them through their lives, I think that is an enormous step forward.


Can I also say, Madam Deputy Speaker, that the other reason that


this is important, this debates today, is this. Clearly, there are


in this house and in the country different views on Brecht. And the


invitations that there are as a consequence of that. -- Brexit


different views on Brecht. There can be no division between us about the


need for us to continue to provoke the universal values of tolerance,


people coming together, of self-respect, of looking and


respecting others whatever ethnic background or religion or whatever,


those things, and the NCS has at its heart the promotion of those


universal values. I think at a time when there is somewhat concerned


about tolerance, there is some concern about divisions in our


community, surely it is right for us as a Parliament to say look at this


as a model of the way forward we want to see in our country, and our


communities go. So I think that this is hugely important. Let me just say


to the Minister just to, and again as a challenge to the government,


but also a challenge to all of us, and a challenge to this Parliament,


as it stands at the moment, according to the EN 80 report, 96%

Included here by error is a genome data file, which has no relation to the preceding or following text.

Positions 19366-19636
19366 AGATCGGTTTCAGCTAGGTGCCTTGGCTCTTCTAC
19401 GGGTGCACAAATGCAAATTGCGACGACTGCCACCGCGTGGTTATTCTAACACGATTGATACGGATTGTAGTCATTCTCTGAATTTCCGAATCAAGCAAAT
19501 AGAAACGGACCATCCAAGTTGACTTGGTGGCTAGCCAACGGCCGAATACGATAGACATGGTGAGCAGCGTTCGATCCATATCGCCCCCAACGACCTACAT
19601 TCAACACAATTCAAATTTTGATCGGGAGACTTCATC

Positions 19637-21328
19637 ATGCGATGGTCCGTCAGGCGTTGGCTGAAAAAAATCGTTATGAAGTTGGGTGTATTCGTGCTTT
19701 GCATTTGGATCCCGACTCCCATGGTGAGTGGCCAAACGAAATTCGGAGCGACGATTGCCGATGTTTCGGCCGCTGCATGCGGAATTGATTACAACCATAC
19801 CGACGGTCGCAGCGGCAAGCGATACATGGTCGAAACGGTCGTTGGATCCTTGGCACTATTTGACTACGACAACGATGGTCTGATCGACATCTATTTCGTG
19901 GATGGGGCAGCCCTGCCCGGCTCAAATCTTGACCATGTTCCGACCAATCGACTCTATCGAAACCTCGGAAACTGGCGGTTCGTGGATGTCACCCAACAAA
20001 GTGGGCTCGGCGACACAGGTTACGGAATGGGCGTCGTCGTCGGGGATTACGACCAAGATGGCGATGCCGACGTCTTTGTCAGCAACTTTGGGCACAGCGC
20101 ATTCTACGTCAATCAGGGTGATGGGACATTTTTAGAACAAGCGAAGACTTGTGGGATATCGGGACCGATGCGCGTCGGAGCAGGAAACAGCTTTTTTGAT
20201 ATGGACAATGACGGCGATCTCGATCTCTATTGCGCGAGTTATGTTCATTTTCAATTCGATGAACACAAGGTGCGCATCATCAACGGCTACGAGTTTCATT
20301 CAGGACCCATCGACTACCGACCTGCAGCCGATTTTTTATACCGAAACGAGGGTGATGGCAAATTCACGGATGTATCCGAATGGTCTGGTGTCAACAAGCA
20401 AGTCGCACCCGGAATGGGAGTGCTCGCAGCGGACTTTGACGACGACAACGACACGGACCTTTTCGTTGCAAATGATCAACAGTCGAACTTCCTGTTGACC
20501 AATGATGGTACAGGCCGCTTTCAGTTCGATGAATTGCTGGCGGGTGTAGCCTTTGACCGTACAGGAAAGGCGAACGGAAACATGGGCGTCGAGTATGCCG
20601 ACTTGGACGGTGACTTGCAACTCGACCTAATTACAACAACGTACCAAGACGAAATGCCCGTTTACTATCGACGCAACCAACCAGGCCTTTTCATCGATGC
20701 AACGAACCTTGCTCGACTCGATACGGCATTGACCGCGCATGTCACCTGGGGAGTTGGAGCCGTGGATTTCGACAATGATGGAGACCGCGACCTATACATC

of people but is abating in the scheme at the present time, and the


government 's intention, and the attention we all wish to support, in


21 -- 2021 to 360 thousand participants. That requires a order


percent annual growth. I hope as the bill goes through committee there


will be a challenge for the committee on the challenge for us to


look at how we actually are going to achieve that, how we are actually


going to increase as participation groups, and look at what are the


barriers to participation, and the report points out a couple of these.


First of all, brand awareness. The need for us to try to ensure that


more people are aware of the opportunities available through NCS,


and I think that is an important point for us. Secondly, access to


schools, and what we can do with respect to that, how we promote


that. Again, something that I think is hugely important and hugely


significant, and I'm sure that much good work is done in school but


alongside that there is something that we need to promote. I will say


this, but all are somehow or other needs to understand and to look at


how we can more effectively promote the work of the NCS, and what it is


and opportunities that there are. Of course. Thank you Madam Deputy


Speaker and I thank my honourable friend forgiving way. Would you also